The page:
Nov 20, 2008

Winnie the Pooh

by A. A. Milne

This book doesn't really need much introduction, but I'll describe it to you anyway. My mother read it to me when I was young, and I was delighted to share it with my own daughter now. It took us about a week to get through, reading a chapter every night or so. I don't recall if there were Winnie the Pooh cartoons when I was small, but for my daughter her first introduction to the characters has been stuffed toys, cartoons and picture books from the library. It took a bit of convincing to get her to sit down and listen to the original story. Once we finished the first chapter she was hooked and wanted to hear more and more.

Winnie the Pooh is a collection of stories based on stuffed animals the author's son had, and imaginary adventures he made up about them. The introduction tells me that the artist, Ernest H. Shepard, visited the author's home and sketched the real Christopher Robin and his toys for his illustrations. The main characters are Pooh (of course) a "Bear of Very Little Brain" who loves honey, the shy and endearing Piglet, Owl who likes to feel important and use Big Words, the busy Rabbit and grumpy donkey Eeyore. Later in the book a sixth character is introduced, the practical Kanga and her baby Roo.

There are ten stories in the book. The humor in them is mostly based on the characters being confused about something the reader can clearly see (if there's a literary term for this, please let me know, I can't think of it). Some of the adventures include Pooh disguising himself as a cloud to try and get honey from some bees, Eeyore loosing his tail and Pooh finding it, Pooh getting stuck in Rabbit's doorway (from eating too much honey), Piglet needing rescue from a flood, and Rabbit hatching a plan to get rid of the newcomer Kanga, by stealing baby Roo (and putting Piglet in his place). They're all amusing and charming tales, with the characters expressing desires and concerns young children can easily relate to like feeling safe, helping someone who's made a mistake, trying to get something you really want, feeling important, and valuing friendship. I really like this book. Reading it to a child brought out all the wonder for me again.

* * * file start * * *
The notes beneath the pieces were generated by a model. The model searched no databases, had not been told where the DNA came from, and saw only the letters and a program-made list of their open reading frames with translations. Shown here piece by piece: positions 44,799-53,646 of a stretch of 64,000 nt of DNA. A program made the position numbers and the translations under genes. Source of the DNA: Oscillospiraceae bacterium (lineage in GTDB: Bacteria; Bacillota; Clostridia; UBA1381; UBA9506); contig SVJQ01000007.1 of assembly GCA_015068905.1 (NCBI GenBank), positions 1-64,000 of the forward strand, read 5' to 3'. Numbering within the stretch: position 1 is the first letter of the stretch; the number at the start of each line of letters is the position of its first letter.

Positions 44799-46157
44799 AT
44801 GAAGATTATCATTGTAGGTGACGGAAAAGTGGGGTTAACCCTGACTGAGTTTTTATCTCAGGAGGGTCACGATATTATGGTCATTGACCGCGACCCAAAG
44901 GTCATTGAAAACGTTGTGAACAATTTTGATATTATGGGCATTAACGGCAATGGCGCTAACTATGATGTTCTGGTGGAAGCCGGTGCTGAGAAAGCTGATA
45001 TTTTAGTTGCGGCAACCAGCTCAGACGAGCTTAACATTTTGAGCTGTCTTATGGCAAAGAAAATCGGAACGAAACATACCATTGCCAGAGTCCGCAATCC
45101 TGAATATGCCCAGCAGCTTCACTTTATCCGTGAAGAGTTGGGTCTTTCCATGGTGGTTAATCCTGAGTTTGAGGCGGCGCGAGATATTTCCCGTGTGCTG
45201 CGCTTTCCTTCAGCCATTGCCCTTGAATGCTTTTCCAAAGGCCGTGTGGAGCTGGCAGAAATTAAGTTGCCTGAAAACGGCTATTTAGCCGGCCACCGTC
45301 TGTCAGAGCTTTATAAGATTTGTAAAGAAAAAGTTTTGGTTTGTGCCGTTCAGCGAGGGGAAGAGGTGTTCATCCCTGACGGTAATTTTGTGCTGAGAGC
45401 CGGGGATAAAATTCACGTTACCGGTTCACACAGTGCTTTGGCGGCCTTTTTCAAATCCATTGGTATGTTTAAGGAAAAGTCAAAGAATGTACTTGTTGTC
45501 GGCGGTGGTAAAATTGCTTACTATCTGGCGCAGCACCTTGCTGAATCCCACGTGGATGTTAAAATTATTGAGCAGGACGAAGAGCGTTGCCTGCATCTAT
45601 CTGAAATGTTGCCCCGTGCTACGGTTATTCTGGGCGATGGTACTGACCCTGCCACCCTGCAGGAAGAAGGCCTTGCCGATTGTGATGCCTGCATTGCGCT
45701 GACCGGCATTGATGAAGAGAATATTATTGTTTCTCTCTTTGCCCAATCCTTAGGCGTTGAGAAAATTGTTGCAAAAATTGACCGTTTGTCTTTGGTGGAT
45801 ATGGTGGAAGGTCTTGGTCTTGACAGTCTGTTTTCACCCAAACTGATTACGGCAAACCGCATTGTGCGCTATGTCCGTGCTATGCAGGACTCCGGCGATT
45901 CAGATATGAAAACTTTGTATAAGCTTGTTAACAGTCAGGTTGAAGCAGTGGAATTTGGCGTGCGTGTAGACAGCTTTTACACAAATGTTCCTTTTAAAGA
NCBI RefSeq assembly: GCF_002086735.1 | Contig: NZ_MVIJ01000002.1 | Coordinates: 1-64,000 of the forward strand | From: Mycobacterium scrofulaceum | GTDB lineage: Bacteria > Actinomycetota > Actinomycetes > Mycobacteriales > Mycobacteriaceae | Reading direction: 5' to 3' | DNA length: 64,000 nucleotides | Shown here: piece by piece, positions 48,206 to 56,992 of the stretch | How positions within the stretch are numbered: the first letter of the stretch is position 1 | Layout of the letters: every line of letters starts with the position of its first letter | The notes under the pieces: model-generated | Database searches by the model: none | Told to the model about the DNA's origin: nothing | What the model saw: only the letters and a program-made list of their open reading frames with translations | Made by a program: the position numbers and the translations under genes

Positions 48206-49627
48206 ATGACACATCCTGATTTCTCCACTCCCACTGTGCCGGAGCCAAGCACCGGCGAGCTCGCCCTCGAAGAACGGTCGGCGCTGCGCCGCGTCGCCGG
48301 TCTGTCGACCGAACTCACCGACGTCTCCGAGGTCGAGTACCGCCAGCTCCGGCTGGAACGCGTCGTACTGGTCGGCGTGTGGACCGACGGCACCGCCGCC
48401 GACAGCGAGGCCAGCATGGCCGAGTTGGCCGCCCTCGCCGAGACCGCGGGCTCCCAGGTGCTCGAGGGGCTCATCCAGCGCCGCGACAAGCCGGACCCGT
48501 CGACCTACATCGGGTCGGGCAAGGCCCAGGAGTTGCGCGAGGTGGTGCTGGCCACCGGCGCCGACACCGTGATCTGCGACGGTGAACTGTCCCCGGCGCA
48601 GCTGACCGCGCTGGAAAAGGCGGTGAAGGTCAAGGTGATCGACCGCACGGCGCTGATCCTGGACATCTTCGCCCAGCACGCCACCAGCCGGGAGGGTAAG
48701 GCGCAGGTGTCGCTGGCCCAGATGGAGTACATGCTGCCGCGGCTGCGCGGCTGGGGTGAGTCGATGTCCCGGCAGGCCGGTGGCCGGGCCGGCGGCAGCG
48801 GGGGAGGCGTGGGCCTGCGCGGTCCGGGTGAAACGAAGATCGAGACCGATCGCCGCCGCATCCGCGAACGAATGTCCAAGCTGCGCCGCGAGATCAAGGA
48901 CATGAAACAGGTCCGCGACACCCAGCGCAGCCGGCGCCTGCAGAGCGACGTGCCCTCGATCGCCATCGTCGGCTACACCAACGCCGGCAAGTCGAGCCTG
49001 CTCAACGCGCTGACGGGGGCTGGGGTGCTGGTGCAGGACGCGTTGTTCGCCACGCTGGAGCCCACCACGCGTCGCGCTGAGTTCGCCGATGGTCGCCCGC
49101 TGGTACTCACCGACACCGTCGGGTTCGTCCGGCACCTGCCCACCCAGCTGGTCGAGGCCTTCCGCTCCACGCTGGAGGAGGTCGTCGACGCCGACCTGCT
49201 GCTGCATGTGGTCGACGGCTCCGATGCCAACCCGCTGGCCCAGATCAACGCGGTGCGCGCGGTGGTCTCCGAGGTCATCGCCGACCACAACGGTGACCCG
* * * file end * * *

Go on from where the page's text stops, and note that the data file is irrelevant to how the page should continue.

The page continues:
Rating: 5/5 ........ 176 pages, 1926

Read another review at:
Things Mean A Lot

10 comments:

chartroose said...

I love, love , love this, and I reread parts of it when I'm stressed-out. The sweetness and innocence of these stories has always appealed to me. Great review!

Natasha @ Maw Books said...

I have never read Winnie the Pooh. I suppose I should remedy that at some point.

Nymeth said...

It really is a lovely book. I was surprised that I loved it so much! I really have to get to The House at Pooh Corner.

Lauren said...

I haven't read this book in forever!! I have a really nice illustrated book. I should pull it out and read it again :)

The Correspondent said...

My initial response to this review was identical to Chartroose's ... I love, love, love this book!

We recently finished listening to the story on CD as we drove to piano lessons. Now I'm torn between whether to move on to The House at Pooh Corner or Howard Pyle's Robin Hood.

Shooting Stars Mag said...

I really want to read this too. I love Winnie-The-Pooh and I grew up on the toys and cartoons as well.
nice review.

lauren

Trish said...

I can't believe I've never read this one! I'll definitely have to find a copy. And the term dramatic irony is popping into my head, but I don't know if that's the right one. I know that Romeo and Juliet is dramatic irony because the audience knows what the characters don't? Anyway... :)

Melody said...

I haven't read this one yet! But I'm glad I've it in my pile. I guess I need to move this book from the pile! :)

Jeane said...

Dramatic irony... yes, I think that's the right term. I just couldn't think of it. Thanks, Trish!

Trish said...

Glad to know I can use my schooling for something! Because heaven knows I don't use it for my job. :P